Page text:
With only 10% of Uganda’s population connected to the national electricity grid and an adult literacy level of 73%, achieving the data revolution requires investment not only in data collection, but also in the capacity to demand and analyse that data by citizens. Capacity building is also required for civil society organisations to appropriately leverage data analysis for advocacy and engagement efforts for development. For the policy makers, the analysis would inform development interventions and investments.
Aroob Syedah Iqbal is an AidData Summer Fellow currently stationed at CIPESA. She is pursuing a Masters in Global Policy Studies at the University of Texas, Austin – USA.

Africa Counts RoundTable Comes to Kampala

Open Data for improved resource allocation and effective service delivery in Uganda was the theme of the latest Africa Counts roundtable held in Kampala, Uganda on March 13, 2013. Organised by Development Initiatives (DI) and Development Research and Training (DRT), it was the fourth in a series of forums aimed at increasing opportunities for “cross-country, cross-sector and multi-stakeholder” engagements that involve citizens in decision making processes on development issues across East Africa.
The forum explored avenues through which open data can be leveraged to influence resource allocation and effective delivery of public goods and considered potential challenges to the operationalisation of an open development platform in Uganda and possible means of dealing with them. Furthermore, it argued the case for the inclusion of ‘open data’ as a stand alone goal in the post-MDG agenda.AfricaCounts
DRT’s Paul Onapa commended the government of Uganda for having in place constitutional guarantees to the right to information, as well the Access to Information Act of 2005.
However, he said, despite having a robust legal framework, access to public information remained limited. “Public data and information management schemes are still largely paper based (available in bulky hard copies and/or online PDFs) and largely aggregated. In addition, this information is scattered in various government departments and only available to a few with adequate contacts,” said Onapa.
He added that open data, with its foundation modelled on digital technology and the internet, offers an opportunity to create a “one-stop portal/platform” where citizens can access, download, and analyse information on matters that affect them, particularly basic services and issues of value for money. With this knowledge, citizens can then meaningfully participate in improving public services.
His remarks were supported by Al Kags of the Open Institute, who stated that a “switched on, participating citizenry” is key to the success of open data as a mechanism for transparency and accountability. The Open Institute has been involved in open government initiatives in Kenya, such as Code4Kenya and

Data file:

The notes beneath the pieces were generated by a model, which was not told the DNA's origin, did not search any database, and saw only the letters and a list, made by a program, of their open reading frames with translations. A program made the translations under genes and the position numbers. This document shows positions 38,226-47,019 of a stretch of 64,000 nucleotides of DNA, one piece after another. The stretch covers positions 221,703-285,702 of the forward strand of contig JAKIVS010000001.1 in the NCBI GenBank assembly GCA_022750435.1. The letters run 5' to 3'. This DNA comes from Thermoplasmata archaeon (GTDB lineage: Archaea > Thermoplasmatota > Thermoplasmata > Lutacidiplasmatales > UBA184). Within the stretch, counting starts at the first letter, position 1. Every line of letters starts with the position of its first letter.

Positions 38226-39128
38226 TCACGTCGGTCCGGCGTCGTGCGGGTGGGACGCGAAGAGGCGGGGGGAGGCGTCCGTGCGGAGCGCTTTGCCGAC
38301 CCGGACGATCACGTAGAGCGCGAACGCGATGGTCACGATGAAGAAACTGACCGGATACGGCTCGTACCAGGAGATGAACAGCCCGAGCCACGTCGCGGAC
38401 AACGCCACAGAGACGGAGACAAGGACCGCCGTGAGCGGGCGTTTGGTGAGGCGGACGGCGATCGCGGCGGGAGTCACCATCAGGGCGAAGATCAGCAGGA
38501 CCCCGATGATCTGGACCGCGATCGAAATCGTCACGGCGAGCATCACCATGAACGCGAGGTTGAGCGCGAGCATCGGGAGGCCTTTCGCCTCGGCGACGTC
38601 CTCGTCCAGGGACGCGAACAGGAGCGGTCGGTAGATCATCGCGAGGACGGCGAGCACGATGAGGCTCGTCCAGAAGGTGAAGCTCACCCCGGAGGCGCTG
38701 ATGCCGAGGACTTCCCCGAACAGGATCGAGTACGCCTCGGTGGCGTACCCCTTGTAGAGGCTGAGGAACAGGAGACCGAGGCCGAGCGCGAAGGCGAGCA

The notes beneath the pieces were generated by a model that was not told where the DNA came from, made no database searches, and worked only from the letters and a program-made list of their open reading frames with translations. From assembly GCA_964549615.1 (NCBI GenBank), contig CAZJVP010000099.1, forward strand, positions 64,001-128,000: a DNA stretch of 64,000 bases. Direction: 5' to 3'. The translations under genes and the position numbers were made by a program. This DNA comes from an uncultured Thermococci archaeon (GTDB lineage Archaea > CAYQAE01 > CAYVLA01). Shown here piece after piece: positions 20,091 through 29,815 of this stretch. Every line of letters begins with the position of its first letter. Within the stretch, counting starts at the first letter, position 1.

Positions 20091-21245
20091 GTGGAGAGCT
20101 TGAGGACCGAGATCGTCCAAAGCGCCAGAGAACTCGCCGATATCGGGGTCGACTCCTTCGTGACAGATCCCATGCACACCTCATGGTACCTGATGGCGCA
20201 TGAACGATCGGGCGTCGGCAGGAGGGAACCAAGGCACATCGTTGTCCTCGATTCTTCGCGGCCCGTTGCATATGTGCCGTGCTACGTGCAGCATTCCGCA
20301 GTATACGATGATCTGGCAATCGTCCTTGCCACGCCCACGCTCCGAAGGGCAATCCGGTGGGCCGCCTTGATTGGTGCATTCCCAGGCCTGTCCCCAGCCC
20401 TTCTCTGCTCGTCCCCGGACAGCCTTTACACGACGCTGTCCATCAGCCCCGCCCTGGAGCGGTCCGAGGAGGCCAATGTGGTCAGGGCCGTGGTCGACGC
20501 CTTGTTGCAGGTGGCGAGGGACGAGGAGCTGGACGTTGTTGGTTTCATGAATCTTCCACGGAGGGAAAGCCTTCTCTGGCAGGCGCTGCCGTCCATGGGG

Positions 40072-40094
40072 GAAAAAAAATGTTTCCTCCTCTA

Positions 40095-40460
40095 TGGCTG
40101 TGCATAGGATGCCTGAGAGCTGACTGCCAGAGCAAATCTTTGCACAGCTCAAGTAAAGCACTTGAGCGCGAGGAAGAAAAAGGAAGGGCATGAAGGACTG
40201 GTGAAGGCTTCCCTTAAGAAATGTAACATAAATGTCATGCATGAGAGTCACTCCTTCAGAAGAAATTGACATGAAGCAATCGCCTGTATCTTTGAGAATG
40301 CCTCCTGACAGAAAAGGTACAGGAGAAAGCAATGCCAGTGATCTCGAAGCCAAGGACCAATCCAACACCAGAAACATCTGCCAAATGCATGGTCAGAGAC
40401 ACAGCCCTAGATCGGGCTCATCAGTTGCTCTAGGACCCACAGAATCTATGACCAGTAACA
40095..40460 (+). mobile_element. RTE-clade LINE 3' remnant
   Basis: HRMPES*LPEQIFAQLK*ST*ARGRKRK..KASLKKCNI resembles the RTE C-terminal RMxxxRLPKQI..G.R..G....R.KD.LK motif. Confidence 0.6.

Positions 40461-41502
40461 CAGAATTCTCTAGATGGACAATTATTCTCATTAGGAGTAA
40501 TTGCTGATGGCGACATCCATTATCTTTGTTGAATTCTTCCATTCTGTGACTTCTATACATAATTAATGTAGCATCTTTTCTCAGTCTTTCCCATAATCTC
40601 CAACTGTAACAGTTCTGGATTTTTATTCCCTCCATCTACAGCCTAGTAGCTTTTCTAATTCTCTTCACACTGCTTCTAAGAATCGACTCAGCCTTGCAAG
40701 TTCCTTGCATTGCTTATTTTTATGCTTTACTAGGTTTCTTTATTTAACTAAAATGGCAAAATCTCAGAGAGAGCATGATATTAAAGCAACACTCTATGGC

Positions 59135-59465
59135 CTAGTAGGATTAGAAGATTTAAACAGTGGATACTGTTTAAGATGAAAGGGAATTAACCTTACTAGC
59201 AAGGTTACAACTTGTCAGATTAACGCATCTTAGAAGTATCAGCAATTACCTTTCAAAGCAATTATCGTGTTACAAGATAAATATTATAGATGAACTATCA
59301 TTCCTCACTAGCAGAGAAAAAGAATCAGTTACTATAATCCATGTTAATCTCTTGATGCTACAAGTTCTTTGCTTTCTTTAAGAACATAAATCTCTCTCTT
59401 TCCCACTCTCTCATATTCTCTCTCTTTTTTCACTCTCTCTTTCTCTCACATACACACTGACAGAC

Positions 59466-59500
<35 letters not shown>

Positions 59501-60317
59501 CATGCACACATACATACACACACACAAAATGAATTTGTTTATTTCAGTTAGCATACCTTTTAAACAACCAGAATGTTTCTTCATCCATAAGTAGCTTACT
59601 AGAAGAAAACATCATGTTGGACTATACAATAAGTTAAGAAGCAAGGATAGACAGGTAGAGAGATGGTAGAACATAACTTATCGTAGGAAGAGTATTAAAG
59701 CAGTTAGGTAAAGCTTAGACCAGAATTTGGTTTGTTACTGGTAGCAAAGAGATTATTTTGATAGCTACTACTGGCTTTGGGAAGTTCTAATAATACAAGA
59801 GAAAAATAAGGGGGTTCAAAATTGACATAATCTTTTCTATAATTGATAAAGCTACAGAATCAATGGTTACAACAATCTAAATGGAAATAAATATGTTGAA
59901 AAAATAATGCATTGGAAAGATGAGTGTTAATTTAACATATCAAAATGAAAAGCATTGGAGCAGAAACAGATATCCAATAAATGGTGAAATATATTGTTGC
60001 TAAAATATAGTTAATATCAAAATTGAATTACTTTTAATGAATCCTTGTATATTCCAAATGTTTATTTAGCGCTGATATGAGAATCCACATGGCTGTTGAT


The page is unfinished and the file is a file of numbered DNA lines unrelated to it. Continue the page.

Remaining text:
Panellists Professor Abel Rwendeire of the National Planning Authority and Margaret Kakande from the Ministry of Finance, Planning and Economic Development) acknowledged the potential of open data to ensure effective resource allocation and service delivery. However, Kakande pointed to a number of challenges being faced by government bodies in embracing open data, such as a lack of legal frameworks on data disclosures.
Edward Ssenyange of the Democratic Governance Facility (DGF) and CIPESA’s Lillian Nalwoga highlighted ways in which citizens’ participation in open data initiatives can be enhanced: placing emphasis on capacity building in the use of ICTs, robust multi-stakeholder engagement (particularly with mainstream media), advocating for key government institutions’ commitment to openness, authenticity and relevance of data.
Currently, a civil society led Open Data platform has been created by the Uganda Open Development Partnership (see OpenDev.Ug and Data.Ug). A key objective is to share development information – on agriculture, education, health, roads sub-sector, etc – and on financial flows including all resource flows to Uganda (aid, domestic revenues, humanitarian assistance, remittances, etc). Making the information accessible and useable by various stakeholders – citizens, government officials, donors, civil society, media and private sector is another objective. CIPESA and DRT are among the founders of the Uganda Open Development Partnership.
Previous Africa Counts roundtable forums include The prospects of East Africa’s natural resource finds (July 2012, Nairobi, Kenya), The state of social protection in East Africa (October 2012, Nairobi, Kenya) and Progress in the Kenya Open Data Initiative (November 2012, Nairobi Kenya).
Outcomes of the Kampala forum will be used to develop targeted messages to inform policy and to stimulate public demand for openness in the conduct of data/information sharing in Uganda.

Open Development: The Engine for Uganda’s Advancement

Press statement to commemorate the International Right to Know Day
Kampala 28th September – Today is the International right to know Day. The International Right To Know Day began on September 28, 2002, in Sofia, Bulgaria at an international meeting of access to information advocates who proposed that a day be dedicated to the promotion of freedom of information worldwide. The goal of RTK Day is to raise global awareness of individuals’ right to access information and to promote access to information as a fundamental human right. It seeks to highlight the benefits of open, transparent and accountable governments.